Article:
Additional reading:
 
Text of S.1419 (The Early Participation in Regulations Act):
 
 


U.S. Senators Sinema (D-Ariz.) and Lankford (R-Okla.) propose requiring agencies to perform retrospective reviews of regulations

A new bill aims to help administrative agencies meet regulatory goals by requiring them to assess the effectiveness of new major rules. Senate Bill 1420, The SMART Act of 2019, would require agencies to publish ideas about how to measure the anticipated benefits of new major rules, including how to collect the necessary data to conduct such a review. Senators Kyrsten Sinema (D-Ariz.) and James Lankford (R-Okla.) introduced the bill on May 13, 2019.
 
The act instructs agencies to perform cost-benefit reviews of major rules to determine whether they are accomplishing their objectives, are no longer necessary, or need to be improved. It follows other federal standards and defines major rules as those that have or are likely to have the following results:
  • An annual effect on the economy of $100 million or more
  • A major increase in costs or prices for consumers, individual industries, government agencies, or geographic regions
  • Significant effects on competition, employment, investment, productivity, innovation, health, safety, the environment, or on the ability of U.S.-based enterprises to compete with foreign-based enterprises in domestic and export markets
The provisions of the SMART act apply to rules that meet those criteria as determined by the administrator of the Office of Information and Regulatory Affairs (OIRA). OIRA is an office within the Office of Management and Budget (OMB) that handles regulatory review, information collection requests, and oversight of government statistics and privacy policies. The act exempts guidance documents, which include interpretive rules, policy statements, and agency rules of organization, from its review requirements.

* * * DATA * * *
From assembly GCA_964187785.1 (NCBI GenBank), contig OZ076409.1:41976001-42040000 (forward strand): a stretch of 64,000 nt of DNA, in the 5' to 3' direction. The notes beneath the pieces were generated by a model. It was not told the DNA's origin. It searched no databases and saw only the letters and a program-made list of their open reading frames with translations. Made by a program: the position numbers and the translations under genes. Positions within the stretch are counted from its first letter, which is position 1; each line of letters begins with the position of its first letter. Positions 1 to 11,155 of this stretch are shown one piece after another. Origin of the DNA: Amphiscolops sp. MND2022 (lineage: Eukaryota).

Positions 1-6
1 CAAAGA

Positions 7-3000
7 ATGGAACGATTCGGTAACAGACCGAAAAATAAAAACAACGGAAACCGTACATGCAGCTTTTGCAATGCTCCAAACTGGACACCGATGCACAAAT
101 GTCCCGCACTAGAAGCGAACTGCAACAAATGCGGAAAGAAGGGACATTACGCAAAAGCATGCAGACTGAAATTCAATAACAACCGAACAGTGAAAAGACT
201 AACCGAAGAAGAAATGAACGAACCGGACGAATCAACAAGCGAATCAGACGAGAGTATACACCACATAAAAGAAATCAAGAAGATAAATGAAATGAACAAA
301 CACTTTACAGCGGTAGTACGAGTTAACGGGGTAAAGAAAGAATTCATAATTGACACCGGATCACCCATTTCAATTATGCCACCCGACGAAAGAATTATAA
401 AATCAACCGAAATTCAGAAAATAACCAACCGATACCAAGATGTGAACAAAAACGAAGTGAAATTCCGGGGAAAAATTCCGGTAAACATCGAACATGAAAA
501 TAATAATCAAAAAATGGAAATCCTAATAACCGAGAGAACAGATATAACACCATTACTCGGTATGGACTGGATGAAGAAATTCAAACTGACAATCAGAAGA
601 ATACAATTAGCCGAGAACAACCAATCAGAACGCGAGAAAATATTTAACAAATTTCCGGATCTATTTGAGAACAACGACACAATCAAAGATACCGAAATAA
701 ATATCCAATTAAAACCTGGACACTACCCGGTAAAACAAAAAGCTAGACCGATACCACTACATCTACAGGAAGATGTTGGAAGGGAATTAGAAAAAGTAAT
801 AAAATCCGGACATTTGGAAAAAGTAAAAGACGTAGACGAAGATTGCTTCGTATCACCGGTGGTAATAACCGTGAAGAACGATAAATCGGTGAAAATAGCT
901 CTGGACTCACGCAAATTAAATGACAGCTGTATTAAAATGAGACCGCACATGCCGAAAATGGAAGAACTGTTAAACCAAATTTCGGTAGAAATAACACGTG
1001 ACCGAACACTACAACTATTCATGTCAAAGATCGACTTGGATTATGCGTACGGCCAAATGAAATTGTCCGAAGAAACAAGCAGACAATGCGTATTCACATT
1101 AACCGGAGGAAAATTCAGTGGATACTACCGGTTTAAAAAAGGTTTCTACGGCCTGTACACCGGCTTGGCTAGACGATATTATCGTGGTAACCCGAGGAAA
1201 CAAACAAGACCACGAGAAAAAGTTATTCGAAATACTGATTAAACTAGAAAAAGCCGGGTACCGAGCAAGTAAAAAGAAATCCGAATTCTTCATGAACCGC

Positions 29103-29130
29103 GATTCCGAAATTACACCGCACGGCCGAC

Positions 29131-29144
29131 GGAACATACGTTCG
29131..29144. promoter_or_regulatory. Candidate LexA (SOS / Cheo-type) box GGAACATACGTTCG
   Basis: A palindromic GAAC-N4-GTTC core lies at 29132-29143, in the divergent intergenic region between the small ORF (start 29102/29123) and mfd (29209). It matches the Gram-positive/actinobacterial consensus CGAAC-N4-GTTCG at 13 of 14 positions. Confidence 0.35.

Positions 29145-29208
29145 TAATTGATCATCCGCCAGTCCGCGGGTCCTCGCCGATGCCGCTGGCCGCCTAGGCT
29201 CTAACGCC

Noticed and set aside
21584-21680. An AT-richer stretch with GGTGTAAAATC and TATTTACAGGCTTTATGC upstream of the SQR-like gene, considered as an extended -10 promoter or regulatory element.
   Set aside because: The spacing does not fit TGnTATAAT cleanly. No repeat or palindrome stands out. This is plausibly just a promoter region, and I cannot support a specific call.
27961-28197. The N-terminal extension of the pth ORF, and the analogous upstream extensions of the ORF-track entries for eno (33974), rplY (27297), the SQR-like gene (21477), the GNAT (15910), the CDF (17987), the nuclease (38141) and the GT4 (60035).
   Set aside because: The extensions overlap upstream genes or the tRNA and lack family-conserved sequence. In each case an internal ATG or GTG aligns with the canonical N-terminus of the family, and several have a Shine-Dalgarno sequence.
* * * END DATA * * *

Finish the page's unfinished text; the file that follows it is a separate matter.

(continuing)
Federal Register weekly update; 2019 page total trails 2018 total by less than 1,000 pages

The Federal Register is a daily journal of federal government activity that includes presidential documents, proposed and final rules, and public notices. It is a common measure of an administration’s regulatory activity.
 
During the week of May 13 to May 17, the number of pages in the Federal Register increased by 1,928 pages, bringing the year-to-date total to 22,692 pages. This week’s Federal Register featured a total of 612 documents, including 494 notices, 11 presidential documents, 52 proposed rules, and 55 final rules.
 
Three proposed rules and one final rule were deemed significant under E.O. 12866—meaning that they may have a large impact on the economy, environment, public health, or state or local governments. Significant actions may also conflict with presidential priorities or other agency rules.
 
During the same week in 2018, the number of pages in the Federal Register increased by 1,172 pages. As of May 17, the 2019 total trailed the 2018 total by 656 pages.
 
The Trump administration has added an average of 1,135 pages to the Federal Register each week in 2019 as of May 17. In 2018, the Trump administration added an average of 1,301 pages to the Federal Register each week. Over the course of the Obama administration, the Federal Register increased by an average of 1,658 pages per week.
 
According to government data, the Federal Register hit an all-time high of 95,894 pages in 2016.
 
Ballotpedia maintains page counts and other information about the Federal Register as part of its Administrative State Project. The project is a neutral, nonpartisan encyclopedic resource that defines and analyzes the administrative state, including its philosophical origins, legal and judicial precedents, and scholarly examinations of its consequences. The project also monitors and reports on measures of federal government activity.
 
Click here to find yearly information about additions to the Federal Register from 1936 to 2016: https://ballotpedia.org/Historical_additions_to_the_Federal_Register,_1936-2016